Welcome to The Coffee Shop, just for you early risers on Monday mornings. This is an Open Thread forum, so if you have an off-topic opinion burning a hole in your brainpan, feel free to add a comment.
What’s a butterfly garden without butterflies? – Roy Rogers
Before there were flowers on Earth, there were butterflies. And moths.
That’s what scientists found after analyzing 70 fossils of wing scales and scale fragments unearthed in northern Germany. These 200-million-year-old fossils, which date to the Triassic-Jurassic boundary, are the oldest evidence on record of insects in the order Lepidoptera, the researchers said.
Some of the fossils share features with modern moths in the suborder Glossata, which have a straw-like proboscis that can suck up fluids like nectar. Given their complexity, and the time it would’ve taken to evolve to have such complex features, these fossils push the calculated age of glossatan moths back by about 70 million years to the Late Triassic “refuting ancestral association of the group with flowering plants.”
— from a study published online January 10, 2018 in the journal Science Advances
It’s hard to think of butterflies without envisioning them among flowers. But we need to start imagining what Earth would be like without butterflies, because we are losing them.
It’s not a pretty picture:
In February, 2017, the annual overwintering count of monarch butterflies “confirms butterfly numbers fell by nearly one-third from last year’s count, indicating ongoing risk of extinction for America’s most well-known butterfly. Scientists report that this year’s population is down by 27 percent from last year’s count, and down by more than 80 percent from the mid-1990s. This year’s drastic decline is attributed in part to more extreme winter storms that killed millions of monarchs last March in Mexico’s mountain forests where 99 percent of the world’s monarchs migrate for the winter.”
From the same report:
A recent study by the U.S. Geological Survey concluded that there is a substantial probability that monarch butterflies east of the Rockies could decline to such low levels that they face extinction. Researchers estimate the probability that the monarch migration could collapse within the next 20 years is between 11 percent and 57 percent.
“In addition to threats from more frequent and harsher weather events, monarchs are still severely jeopardized by the ever-increasing pesticides used with genetically-engineered crops destroying their habitat,” said George Kimbrell, senior attorney for Center for Food Safety . . .
The butterfly’s dramatic decline has been driven in large part by the widespread planting of genetically engineered crops. The vast majority of U.S. corn and soybeans are genetically engineered for resistance to Monsanto’s Roundup herbicide, a potent killer of milkweed, the monarch caterpillar’s only food. The dramatic surge in the use of Roundup and other herbicides with the same active ingredient (glyphosate) on Roundup Ready crops has virtually wiped out milkweed plants in Midwest corn and soybean fields.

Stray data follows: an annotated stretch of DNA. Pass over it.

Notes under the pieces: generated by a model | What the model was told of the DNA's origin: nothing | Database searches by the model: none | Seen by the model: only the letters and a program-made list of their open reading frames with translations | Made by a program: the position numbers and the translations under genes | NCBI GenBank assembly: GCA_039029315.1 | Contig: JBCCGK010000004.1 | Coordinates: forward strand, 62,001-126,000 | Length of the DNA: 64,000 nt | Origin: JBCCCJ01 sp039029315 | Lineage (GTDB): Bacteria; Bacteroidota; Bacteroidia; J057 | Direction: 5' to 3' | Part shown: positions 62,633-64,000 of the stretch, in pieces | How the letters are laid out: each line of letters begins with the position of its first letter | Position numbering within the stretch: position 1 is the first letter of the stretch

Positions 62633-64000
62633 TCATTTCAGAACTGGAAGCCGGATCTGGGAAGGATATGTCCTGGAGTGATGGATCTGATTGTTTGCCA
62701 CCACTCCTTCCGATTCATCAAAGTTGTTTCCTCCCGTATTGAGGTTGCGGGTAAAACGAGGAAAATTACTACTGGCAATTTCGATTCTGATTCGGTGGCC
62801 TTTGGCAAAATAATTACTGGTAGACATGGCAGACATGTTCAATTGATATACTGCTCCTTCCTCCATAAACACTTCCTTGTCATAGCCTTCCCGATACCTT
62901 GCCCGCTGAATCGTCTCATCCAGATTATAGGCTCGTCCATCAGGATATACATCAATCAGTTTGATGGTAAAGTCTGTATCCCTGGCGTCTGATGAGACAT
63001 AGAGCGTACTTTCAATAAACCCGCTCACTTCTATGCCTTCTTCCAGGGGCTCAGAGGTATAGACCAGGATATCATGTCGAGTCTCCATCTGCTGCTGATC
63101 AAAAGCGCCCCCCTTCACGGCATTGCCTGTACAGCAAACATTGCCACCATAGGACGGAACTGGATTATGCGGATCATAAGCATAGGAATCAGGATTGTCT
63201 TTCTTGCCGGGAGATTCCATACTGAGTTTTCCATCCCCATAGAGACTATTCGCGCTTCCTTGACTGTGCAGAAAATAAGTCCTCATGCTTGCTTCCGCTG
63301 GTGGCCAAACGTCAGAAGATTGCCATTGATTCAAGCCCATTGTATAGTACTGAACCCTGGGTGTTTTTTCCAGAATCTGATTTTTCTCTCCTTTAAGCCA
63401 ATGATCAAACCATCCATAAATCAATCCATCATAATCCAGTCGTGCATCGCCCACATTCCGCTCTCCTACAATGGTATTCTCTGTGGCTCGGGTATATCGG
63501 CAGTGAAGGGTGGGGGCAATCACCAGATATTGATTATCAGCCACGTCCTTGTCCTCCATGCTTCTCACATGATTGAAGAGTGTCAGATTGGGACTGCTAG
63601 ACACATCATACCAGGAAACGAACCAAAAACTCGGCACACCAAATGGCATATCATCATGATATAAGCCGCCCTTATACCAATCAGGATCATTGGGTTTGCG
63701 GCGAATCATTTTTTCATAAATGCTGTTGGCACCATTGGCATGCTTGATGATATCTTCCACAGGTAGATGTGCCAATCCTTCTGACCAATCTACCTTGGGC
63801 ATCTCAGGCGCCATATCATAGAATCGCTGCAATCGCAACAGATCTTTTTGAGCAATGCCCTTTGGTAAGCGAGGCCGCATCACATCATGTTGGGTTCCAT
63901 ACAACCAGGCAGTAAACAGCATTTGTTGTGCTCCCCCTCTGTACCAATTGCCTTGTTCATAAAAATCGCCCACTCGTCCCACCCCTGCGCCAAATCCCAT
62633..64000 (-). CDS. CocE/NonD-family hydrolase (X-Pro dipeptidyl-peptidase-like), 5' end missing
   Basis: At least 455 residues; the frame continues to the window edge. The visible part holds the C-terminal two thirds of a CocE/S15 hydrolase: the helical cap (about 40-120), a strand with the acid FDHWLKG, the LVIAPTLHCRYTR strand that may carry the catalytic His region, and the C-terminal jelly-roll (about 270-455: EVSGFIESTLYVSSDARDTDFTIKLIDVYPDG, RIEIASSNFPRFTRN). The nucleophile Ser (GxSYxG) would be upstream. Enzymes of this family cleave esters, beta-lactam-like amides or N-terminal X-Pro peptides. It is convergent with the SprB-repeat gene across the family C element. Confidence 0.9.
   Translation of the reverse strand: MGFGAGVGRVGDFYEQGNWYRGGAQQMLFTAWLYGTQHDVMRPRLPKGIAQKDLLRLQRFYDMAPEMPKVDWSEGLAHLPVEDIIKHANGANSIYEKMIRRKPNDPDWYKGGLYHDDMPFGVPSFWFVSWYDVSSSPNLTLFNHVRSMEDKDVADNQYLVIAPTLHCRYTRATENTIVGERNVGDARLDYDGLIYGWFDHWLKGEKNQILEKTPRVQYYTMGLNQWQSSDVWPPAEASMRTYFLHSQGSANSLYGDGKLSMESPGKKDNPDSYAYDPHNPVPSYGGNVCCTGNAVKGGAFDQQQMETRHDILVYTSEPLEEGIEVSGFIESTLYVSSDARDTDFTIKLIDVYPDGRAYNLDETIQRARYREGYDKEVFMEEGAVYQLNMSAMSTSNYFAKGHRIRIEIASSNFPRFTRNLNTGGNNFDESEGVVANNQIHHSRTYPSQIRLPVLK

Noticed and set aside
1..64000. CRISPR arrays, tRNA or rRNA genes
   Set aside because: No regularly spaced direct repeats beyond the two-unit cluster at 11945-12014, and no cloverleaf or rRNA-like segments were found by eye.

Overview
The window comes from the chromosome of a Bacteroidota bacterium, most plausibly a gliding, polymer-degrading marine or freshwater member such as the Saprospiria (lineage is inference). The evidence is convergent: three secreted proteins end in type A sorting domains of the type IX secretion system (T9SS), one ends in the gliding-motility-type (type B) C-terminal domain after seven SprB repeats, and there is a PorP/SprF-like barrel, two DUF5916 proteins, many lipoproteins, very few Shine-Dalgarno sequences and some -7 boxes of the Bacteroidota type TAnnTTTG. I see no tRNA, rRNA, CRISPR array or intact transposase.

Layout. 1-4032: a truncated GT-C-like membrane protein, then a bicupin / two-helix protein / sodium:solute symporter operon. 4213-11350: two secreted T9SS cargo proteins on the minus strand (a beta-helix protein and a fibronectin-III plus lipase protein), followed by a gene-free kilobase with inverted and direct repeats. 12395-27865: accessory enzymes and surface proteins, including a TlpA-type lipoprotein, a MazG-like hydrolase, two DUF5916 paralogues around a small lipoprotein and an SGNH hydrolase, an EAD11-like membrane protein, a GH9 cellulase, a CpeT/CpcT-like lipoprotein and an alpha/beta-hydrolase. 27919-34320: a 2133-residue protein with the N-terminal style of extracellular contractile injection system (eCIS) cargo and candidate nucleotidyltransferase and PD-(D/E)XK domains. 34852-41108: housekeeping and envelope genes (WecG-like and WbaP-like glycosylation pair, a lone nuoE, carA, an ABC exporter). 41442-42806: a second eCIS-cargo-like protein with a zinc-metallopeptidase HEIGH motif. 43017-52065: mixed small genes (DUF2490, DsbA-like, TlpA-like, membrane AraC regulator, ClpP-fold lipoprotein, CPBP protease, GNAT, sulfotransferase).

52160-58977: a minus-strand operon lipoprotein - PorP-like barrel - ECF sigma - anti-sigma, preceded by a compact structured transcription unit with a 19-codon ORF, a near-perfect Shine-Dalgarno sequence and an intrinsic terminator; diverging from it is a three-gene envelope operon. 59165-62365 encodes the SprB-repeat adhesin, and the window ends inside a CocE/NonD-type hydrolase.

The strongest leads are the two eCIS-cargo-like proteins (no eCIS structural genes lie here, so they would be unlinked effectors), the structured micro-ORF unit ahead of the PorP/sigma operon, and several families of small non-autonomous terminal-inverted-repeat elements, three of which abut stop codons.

Of course, Monarch butterflies aren’t the only ones in trouble. Other butterflies, moths, and bees are also experiencing big declines in numbers. Evidence points to the order Lepidoptera being almost ten times older than Homo erectus, and to Anthophila (bees) having been on Earth for about 120 million years. Yet it’s really possible they will be wiped out before the next turn of a century.
If we continue to ignore how pollinators make the food we depend on possible, it puts all of humankind at risk. But we will also face the loss of beauty that has been an inspiration to us for centuries. We need them, for body and soul.
by Harun Al Nasif
My very birth sent forth a tremor
through the earth and heavens,
that unique frisson caused a stir
across the whole universe,
In the mosaic stretching
from the north-pole to the south-pole
it keeps engraved the perpetual hallmark
with great grace,
In the seamless muslin of the blowing
air tier by tier
is laced precisely the adroit tapestry
of that solitary resonance,
It’s trace is held with the fragrance
emanating from the florescence of time,
All over the ever-expanding space
its blooming buds are strewn
delineated with the streaks of lightning,
In all the organisms of the ocean
and every fold of the brine
the exact graphic grandeur of its culmination
is drawn exquisitely with subtle touch
Once just the first breath of mine
growing into a turbulent typhoon
swept across the wide continent
with its boisterous billow
But today how do you show
such sardonic bravado to deny me
in immense ignorance,
Want to flout my abiding impulse
in a sheer negligence
as the trivial flutter of a trifling butterfly?
Without my hues the azure
would not have grown so cerulean
or the fauna verdant as much –
Despite knowing all these
should you have the audacity
to negate my distinct contributions
in the vibrant soiree of this colorful world,
shall I understand,
you want the drab and dreary wilderness
to reign over the entire creation.
Look, have I not been here,
the visage of this vast landscape
kissing the sky-line
have never turned out to be as such,
in no way.
Who knows not that my arrival
has totally changed the panorama
of the operations of nature time and again?
But for my emergence,
the propelling tempo of the world
would have fallen into a stupor
and the wheel of eternity
would have come to a grinding halt.
- Monarch butterfly coffee mug
- Monarch butterfly on rose
- Spotted Purple Swallowtail butterfly
- Niagara Parks Green butterfly
- Azure Starry Night Cracker butterfly
- Meadow Brown butterfly